by Penny Howard
A couple of days ago, my middle grandson came to me and started talking about growing a garden. He was telling me about a small space in his backyard and wanted to know if it would be good for a garden. Since it is very narrow and between a shed and the fence, we decided it probably wouldn’t be good. It won’t get enough light. So, we began to talk about other places in his yard that would work for him to grow some things.
A Grandmother’s Delight
I was almost giddy as we talked about vegetables and flowers that he might want to try to grow. We got the seed catalog out, went through some vegetables, and then got to the flowers. Admittedly, flowers are not my strong suit when it comes to growing things. I grow mostly vegetables and don’t have a lot of experience with flowers. Many of the flowers in the seed catalog were unknown to me. But if he wants to grow flowers, we will grow flowers.
As we looked at the catalog, we talked about growing flowers and vegetables together. Many flowers help vegetables by discouraging pests or encouraging beneficial insects to visit the plants. He listened intently. He asked about when we could plant things and if things like cabbage would be good to grow. He also talked about how his other grandmother grows tomatoes and peppers and makes salsa. He said he might grow some peppers and tomatoes and ask Grandma to help him make some salsa.
The Winning Garden
We have a book called The Winning Garden, by Leann Smith. It is about a group of children who enter a gardening contest and grow a garden. The book includes some seeds to start a garden. Ethan and I read the story and talked about some of the things they planted. It was such fun!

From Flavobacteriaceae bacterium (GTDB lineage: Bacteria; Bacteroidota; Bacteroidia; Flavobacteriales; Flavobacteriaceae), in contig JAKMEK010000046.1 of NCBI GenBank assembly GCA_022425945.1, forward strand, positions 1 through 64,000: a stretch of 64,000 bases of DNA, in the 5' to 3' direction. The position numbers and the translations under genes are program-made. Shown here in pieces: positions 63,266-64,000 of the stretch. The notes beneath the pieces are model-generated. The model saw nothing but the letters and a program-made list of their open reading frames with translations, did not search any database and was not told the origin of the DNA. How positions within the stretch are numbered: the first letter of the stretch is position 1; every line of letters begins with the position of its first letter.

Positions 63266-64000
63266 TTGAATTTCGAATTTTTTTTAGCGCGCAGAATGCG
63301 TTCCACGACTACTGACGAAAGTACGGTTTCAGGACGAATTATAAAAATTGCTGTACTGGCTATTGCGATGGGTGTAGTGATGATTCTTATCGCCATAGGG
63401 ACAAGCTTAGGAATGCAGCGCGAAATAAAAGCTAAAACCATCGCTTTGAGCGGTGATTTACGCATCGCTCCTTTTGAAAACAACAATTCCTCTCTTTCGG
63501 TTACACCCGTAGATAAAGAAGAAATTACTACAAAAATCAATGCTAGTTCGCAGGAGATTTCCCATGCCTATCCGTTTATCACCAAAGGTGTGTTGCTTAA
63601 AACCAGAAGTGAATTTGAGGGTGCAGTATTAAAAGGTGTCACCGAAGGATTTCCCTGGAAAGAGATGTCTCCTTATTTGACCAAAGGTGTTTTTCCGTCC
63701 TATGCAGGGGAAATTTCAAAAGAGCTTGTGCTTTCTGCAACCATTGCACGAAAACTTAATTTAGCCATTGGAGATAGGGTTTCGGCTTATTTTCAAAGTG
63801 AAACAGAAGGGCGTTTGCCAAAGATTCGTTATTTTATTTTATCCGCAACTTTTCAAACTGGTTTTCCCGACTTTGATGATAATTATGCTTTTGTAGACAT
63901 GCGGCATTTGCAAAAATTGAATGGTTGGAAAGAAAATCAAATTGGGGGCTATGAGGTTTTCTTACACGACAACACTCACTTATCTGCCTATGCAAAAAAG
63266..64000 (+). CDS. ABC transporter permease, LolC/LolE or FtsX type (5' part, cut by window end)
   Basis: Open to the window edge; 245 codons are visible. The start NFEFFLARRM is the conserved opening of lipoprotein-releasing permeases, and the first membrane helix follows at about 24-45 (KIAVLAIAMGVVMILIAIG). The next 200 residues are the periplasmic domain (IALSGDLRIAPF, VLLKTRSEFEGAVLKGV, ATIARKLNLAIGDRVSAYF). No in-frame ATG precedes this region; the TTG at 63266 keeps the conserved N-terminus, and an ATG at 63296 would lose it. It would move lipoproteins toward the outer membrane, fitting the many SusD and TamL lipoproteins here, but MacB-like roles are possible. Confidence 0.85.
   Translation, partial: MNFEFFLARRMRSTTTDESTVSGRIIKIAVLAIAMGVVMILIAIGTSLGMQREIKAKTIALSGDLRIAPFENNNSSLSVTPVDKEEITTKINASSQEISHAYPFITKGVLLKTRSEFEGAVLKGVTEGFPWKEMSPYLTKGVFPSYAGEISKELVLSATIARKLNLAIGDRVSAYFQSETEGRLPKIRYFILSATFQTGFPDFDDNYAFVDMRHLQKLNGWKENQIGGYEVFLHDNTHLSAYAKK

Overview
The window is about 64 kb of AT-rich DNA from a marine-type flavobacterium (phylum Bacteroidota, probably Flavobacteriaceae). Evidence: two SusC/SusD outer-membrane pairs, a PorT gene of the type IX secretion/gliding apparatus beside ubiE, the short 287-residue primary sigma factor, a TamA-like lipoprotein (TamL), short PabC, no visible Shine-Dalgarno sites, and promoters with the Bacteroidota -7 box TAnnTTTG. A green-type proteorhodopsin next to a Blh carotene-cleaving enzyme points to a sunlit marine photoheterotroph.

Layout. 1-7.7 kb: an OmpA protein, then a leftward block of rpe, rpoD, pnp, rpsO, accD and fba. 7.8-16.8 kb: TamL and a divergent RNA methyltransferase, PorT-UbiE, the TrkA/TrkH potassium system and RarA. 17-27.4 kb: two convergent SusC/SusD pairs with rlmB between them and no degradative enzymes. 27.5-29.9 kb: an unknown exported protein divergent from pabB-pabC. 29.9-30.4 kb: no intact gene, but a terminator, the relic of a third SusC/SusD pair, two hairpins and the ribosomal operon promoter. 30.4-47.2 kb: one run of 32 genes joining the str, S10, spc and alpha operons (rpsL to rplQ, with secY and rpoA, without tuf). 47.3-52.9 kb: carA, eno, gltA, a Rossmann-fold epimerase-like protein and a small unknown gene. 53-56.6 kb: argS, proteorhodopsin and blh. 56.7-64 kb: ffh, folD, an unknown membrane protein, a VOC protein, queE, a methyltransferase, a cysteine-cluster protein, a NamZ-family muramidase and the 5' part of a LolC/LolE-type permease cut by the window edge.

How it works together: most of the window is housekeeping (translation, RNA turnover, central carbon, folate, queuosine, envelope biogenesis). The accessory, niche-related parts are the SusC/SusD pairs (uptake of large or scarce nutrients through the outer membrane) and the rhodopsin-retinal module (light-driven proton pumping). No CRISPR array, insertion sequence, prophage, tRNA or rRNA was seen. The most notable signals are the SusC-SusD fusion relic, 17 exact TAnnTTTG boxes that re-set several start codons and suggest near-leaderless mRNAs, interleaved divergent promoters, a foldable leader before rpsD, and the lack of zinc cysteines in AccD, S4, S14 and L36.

The Planning Continues
Ethan and I talked the next day again about his garden. There is an old flower bed in front of his house that we can use for some plantings. It is on the north side of the house, so we will have to take light into consideration for our plants. We discussed planting some of the seeds in the greenhouse so that when it was time to plant in his yard, the plants would already be growing. Planting earlier will help the plants make flowers and vegetables sooner. We made plans for the next time he is at our house. We will choose a few flower seeds from our seedboxes and start them.
We still need to make some decisions about what else he wants to grow. And we need to look at the flower bed he wants to use. There is a lot of work ahead, but I am so excited that he is interested and wants to do this! It makes this grandmother’s heart happy!
Get Everyone Involved
So, talk to your children and grandchildren about gardening and growing. Find some seeds at the store, online from a seed company, from the Sow & Grow Seed Library at Mahon Library and soon to be at Groves Library, or from friends. Just get some seeds and grow something with your little ones!
Lubbock Master Gardener Association has plans for some children’s seed starting classes coming this spring. Stay tuned for more information.
Links and Resources
For more information about organic gardening, lifestyles, and living, visit our website at West Texas Organic Gardening.
If you found the information here helpful, you might also find these articles on our website of interest.
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Check on Amazon for ideas for children’s gardens.